Your doctor will:
- Ask questions about your symptoms and how long you've had them. Your doctor might also ask about any health problems, surgeries or cancers you've had and what medications you take.
- Do a physical exam, which will likely include an exam of your penis, testicles and rectum.
- Examine your urine for the presence of semen after you have an orgasm. This procedure is usually done at the doctor's office. Your doctor will ask you to empty your bladder, masturbate to climax and then provide a urine sample for laboratory analysis. If a high volume of sperm is found in your urine, you have retrograde ejaculation.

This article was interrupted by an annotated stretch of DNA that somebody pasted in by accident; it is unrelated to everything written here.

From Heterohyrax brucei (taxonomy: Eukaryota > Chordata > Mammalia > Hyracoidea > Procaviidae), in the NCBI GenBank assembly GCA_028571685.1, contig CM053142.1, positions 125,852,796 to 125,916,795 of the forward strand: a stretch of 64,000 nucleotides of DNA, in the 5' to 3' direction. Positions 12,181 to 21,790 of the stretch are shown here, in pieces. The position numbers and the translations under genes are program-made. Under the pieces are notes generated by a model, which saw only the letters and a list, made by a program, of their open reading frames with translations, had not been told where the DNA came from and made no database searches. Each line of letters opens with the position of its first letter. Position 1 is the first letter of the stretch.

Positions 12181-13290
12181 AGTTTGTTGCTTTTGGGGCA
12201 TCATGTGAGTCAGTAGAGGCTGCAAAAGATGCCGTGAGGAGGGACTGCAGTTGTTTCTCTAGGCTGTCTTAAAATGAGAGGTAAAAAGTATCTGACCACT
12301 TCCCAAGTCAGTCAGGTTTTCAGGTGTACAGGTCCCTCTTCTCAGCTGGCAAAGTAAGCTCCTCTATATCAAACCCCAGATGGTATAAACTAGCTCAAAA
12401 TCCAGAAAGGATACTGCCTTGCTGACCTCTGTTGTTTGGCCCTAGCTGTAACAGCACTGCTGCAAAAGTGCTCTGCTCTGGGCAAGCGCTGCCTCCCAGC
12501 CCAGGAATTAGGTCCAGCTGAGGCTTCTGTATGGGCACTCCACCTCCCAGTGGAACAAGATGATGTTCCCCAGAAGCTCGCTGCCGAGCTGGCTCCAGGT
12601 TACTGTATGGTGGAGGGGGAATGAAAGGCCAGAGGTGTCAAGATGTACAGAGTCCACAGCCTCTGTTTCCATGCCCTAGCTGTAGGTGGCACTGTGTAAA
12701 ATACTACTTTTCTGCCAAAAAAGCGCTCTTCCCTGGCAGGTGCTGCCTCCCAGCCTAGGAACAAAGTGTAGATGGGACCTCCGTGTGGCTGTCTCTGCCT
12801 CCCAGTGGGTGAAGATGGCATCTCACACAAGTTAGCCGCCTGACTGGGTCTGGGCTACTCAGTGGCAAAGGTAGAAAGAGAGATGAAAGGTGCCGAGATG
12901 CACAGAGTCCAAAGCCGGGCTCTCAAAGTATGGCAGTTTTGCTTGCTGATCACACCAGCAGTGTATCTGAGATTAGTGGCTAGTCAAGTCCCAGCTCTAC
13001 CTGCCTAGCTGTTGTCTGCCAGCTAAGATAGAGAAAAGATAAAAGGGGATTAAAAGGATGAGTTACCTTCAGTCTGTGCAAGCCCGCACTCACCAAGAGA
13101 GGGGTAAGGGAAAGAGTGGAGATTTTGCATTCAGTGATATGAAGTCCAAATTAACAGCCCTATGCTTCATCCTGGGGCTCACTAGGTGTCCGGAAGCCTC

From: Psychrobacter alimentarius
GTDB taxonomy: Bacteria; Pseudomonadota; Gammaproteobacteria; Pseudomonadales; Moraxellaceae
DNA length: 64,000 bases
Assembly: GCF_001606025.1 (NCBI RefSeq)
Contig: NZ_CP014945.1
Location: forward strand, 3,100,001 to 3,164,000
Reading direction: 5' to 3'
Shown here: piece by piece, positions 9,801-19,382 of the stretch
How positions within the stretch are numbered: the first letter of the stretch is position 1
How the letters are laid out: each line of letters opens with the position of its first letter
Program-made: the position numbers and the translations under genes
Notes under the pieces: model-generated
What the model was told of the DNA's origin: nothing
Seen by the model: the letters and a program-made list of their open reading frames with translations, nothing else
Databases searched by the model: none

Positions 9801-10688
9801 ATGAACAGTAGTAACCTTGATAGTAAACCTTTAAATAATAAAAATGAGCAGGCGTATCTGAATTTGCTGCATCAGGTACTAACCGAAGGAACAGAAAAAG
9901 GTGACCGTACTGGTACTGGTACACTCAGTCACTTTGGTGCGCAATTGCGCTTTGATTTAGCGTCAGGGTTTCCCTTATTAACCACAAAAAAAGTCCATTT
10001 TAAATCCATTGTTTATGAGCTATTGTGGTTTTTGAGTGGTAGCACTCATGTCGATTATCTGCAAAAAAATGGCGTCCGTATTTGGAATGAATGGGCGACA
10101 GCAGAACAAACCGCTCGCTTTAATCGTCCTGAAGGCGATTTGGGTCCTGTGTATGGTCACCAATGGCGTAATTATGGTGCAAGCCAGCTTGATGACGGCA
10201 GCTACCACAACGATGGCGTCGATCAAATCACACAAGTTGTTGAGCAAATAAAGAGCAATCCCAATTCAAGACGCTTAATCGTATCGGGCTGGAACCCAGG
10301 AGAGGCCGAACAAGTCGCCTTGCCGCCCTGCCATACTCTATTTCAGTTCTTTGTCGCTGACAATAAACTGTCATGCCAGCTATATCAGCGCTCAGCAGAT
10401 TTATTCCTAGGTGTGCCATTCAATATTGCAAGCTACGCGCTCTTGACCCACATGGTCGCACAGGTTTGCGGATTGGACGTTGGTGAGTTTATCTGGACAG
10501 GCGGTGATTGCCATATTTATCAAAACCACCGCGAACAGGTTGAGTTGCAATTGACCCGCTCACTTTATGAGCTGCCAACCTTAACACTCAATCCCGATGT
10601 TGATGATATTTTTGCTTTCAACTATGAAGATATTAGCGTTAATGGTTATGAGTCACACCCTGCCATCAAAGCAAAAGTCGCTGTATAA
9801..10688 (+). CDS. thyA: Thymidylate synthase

If you have dry orgasms, but your doctor doesn't find semen in your bladder, you might have a problem with semen production. This can be caused by damage to the prostate or semen-producing glands as a result of surgery or radiation treatment for cancer in the pelvic area.
If your doctor suspects your dry orgasm is something other than retrograde ejaculation, you might need further tests or a referral to a specialist to find the cause.